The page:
In a guide released after last weekend’s mass shooting in El Paso, the National Association of Hispanic Journalists says news reporting on such events should focus on the community and the response—not the gunman.
A spate of recent mass shootings—in El Paso, Texas, and Dayton, Ohio, over the weekend and at a festival in Gilroy, California, the previous week—have renewed debate over how they’re covered in the media.
In response to the El Paso attack in particular, which is being investigated as a hate crime against Hispanic immigrants, the National Association of Hispanic Journalists released a guide on Monday to help journalists “accurately and inclusively cover mass shootings.”
Ethical reporting on such tragedies is based on three concepts, NAHJ said:
- Empathy and education. Reporters need an understanding of the underlying factors behind a shooting and must recognize rhetoric that may shape readers’ perceptions of the affected community. “We need to be especially educated on how specific rhetoric can distort and control stories, and ensure that we are using the correct language in unbiased and fair reports,” the association states.
- A focus on the victims, rather than the perpetrator. Ethical reporting is characterized by “honoring the victims of the killing and acknowledging the heroes,” while avoiding a focus on the suspect, especially regarding any potential mental illness.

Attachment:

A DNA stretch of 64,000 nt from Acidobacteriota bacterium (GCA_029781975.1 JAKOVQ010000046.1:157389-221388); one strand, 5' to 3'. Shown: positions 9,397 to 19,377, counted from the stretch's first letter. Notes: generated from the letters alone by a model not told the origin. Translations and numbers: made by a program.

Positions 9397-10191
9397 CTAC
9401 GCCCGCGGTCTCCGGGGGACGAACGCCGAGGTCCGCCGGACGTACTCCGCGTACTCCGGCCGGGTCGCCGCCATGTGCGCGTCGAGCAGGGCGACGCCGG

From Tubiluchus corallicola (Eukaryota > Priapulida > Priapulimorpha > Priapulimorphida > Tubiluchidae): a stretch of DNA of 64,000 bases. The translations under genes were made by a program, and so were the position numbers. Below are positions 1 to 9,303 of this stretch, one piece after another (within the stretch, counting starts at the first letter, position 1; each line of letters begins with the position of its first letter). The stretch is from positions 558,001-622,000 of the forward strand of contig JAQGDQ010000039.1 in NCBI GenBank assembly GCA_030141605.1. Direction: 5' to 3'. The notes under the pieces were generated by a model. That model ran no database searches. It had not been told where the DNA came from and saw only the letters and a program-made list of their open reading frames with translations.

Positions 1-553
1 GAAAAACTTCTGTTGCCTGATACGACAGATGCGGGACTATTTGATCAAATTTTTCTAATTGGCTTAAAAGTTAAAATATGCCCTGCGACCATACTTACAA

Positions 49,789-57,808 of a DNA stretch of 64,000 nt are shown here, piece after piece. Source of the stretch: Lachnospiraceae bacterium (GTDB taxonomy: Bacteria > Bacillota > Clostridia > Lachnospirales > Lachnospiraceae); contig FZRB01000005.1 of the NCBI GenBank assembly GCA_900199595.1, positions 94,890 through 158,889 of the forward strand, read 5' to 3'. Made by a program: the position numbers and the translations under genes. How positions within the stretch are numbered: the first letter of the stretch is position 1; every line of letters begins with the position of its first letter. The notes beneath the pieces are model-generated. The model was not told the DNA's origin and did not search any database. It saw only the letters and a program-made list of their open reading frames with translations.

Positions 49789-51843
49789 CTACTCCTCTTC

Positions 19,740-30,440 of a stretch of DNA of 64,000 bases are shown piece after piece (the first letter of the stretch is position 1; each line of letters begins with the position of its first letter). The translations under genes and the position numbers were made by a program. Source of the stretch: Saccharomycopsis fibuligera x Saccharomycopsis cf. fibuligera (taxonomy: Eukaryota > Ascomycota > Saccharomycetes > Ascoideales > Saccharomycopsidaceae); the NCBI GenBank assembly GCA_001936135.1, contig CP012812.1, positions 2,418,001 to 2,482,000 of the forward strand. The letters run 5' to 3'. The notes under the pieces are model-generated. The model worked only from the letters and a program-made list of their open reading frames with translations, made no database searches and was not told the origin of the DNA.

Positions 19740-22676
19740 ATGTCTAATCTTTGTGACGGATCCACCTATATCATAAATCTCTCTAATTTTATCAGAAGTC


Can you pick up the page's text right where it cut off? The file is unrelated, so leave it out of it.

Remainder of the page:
- A view to the future. Rather than simply reporting on the tragedy, reporters should look forward and highlight opportunities to “spark hope and change.”
“There were more murders this Saturday than in an average year in the city of El Paso,” NAHJ President Hugo Balta said in a news release. “It is a heart-wrenching reality to consider that mass shootings and hate crimes have become so prevalent in America that journalists must be reminded not only how to fairly and accurately report such tragedies, but also to be culturally sensitive and sensible in the portrayal of communities under attack.”
The guide also encourages journalists covering mass shootings to reach out for help, if necessary. “Please do not only acknowledge the pain of El Paso and of the Latino community, but also acknowledge your own,” NAHJ said. “Horror stories like this can be very painful and difficult to report.” The guide links to a resource page from the Dart Center for Journalism and Trauma.
Journalism groups have been working in recent years to improve diversity reporting standards. A Diversity Style Guide from the Center for Integration and Improvement of Journalism, published in 2016, borrows from the guidelines of NAHJ, the Asian American Journalists Association, the National Association of Black Journalists, and the National Center on Disability and Journalism, among others.